About Functional Dyspepsia (FD) or Meal - Triggered Indigestion
It is often a remitting-relapsing functional bowel disorder with no known cause. FD is a common, under-diagnosed2, and under-managed disorder in the upper belly. FD is often described as non-ulcer dyspepsia.
Functional Dyspepsia is the presence of symptoms that originate in the gastro-duodenal region in the absence of any systemic disease that could explain the symptoms.
It is estimated that 60-70% of patients with FD are hypersensitive to nutrients3. 79% of persons with dyspepsia report that their symptoms are aggravated by the ingestion of a meal4.
Looking at only the Rome IV criteria, FD symptoms include epigastric pain or discomfort, postprandial fullness, and early satiety (cannot finish a normal sized meal) within the last 3 months, with symptom onset at least 6 months earlier. Other common symptoms include postprandial nausea, belching and abdominal bloating.
79% of individuals with dyspepsia report that their symptoms are aggravated by the ingestion of a meal4.
The Distinctive Nutritional Requirements for People with FD
People with FD often do not eat regularly or normally, which may affect their normal intake of nutrients. Also, their digestion of food and absorption of nutrients may be affected due to motility disturbances in the GI tract. Patients with FD have been known to experience weight loss because of reduced food intake or retention of food5.
The inflammatory cascades6 (e.g., eosinophils in the duodena)7 related to FD are associated with permeability dysfunction, which, in turn, affects the digestion and absorption of nutrients.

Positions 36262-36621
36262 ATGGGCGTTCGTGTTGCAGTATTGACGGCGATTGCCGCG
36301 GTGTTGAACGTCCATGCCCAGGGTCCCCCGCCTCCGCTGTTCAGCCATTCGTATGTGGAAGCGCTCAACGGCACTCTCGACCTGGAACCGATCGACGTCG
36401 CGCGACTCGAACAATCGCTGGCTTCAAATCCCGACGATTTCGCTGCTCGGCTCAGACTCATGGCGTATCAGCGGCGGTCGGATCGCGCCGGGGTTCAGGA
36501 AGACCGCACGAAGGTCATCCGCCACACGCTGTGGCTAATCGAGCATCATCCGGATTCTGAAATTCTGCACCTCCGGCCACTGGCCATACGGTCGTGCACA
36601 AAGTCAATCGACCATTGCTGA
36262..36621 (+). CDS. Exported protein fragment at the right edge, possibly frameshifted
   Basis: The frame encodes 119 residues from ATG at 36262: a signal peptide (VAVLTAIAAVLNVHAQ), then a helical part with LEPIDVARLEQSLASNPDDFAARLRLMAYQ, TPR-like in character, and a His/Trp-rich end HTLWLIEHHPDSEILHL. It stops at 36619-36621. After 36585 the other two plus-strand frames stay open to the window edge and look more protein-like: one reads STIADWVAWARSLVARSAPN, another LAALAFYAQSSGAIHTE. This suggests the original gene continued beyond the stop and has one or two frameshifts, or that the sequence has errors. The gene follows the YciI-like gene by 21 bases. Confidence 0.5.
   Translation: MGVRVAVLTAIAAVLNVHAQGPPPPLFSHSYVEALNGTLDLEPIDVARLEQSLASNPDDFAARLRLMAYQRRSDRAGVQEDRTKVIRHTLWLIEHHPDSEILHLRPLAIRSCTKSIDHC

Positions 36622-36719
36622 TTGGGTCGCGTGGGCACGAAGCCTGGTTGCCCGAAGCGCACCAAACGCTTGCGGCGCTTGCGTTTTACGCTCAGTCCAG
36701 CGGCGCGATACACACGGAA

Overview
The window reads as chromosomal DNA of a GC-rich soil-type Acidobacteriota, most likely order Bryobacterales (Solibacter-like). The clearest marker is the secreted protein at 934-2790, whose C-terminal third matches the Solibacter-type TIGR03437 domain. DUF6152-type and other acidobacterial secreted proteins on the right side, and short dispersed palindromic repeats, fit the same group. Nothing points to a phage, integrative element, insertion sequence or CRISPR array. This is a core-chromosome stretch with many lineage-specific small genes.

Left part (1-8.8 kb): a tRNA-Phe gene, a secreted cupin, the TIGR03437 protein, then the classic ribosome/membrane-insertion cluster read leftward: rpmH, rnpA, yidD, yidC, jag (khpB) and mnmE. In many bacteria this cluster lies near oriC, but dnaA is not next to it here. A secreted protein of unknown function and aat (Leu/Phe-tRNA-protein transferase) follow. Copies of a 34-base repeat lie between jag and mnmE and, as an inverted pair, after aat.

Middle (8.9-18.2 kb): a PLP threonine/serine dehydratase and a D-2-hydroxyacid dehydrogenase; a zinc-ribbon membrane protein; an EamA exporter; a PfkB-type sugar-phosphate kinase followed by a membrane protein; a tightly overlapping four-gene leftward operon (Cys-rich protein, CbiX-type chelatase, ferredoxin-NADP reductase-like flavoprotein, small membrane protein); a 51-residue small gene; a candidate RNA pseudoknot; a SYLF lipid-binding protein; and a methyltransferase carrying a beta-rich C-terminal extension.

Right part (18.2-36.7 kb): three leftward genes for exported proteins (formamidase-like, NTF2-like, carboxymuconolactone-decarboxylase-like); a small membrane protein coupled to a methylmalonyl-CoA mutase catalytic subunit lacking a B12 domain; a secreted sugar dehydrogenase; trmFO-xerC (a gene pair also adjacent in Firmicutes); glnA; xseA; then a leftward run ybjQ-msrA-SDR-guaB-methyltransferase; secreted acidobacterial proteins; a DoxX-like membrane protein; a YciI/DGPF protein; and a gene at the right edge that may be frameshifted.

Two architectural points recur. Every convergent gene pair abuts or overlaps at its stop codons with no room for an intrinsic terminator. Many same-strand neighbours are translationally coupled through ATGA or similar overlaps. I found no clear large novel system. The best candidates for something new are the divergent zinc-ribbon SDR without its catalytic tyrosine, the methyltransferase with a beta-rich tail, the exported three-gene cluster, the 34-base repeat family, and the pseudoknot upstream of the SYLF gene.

Deficiency of folate and B12 has been shown in FD. There is an association of other micronutrient deficiencies and FD8.
There is increasing evidence that impaired mucosal defense mechanisms are implicated in the pathogenesis of functional gastrointestinal disorders (FGIDs), allowing inappropriate immune activation9,10.
More recently, perturbations of GI microbiota, altered mucosal permeability and abnormal mucosal defense mechanisms have been implicated in the pathogenesis of some FGIDs6,11-15.
Dietary modification alone, as a management strategy, has had mixed success. Fiber is helpful. Exclusionary diets16 may help in the short term but also may lead to nutritional imbalances and adherence issues in the long-term. Diet alone does not address the complex disruptions of the upper belly17.
To effectively manage FD, it is important to help normalize the gut mucosal barrier dysfunction and its associated localized, reversible, low-grade inflammation7.
Now, physicians increasingly use medical foods, such as FDgard®, to help normalize the digestion and absorption of food nutrients and to help manage FD symptoms.
FDgard® is specially formulated to meet the distinctive nutritional requirements of FD that cannot be met with dietary modification, alone. FDgard® is designed to supply microspheres of caraway oil and l-Menthol, along with fiber and amino acids (from gelatin protein), to the upper belly. The anti-inflammatory18,19, anti-spasmodic20,21, and visceral analgesic22,23, and carminative (anti-gas)24,25 properties of caraway oil and peppermint oil (primary component: l-Menthol) help toward normalizing the digestion and absorption of food nutrients, and to manage the symptoms of FD.
By improving gut health in the first place, FDgard® can help avoid nutritional problems downstream.
“What I like about FDgard® is it’s very safe, very easy to access...It’s very effective, and I find that it works early on.”
“FDgard® [has] very minimal side effects and is easily accessible over the counter.”
“One will do anything to feel better, so my husband and I went to CVS/pharmacy and luckily found one remaining box on the shelf, I bought it, took it that afternoon and again the next morning. To my surprise and amazement, I felt great within a short time, and continued feeling wonderful.”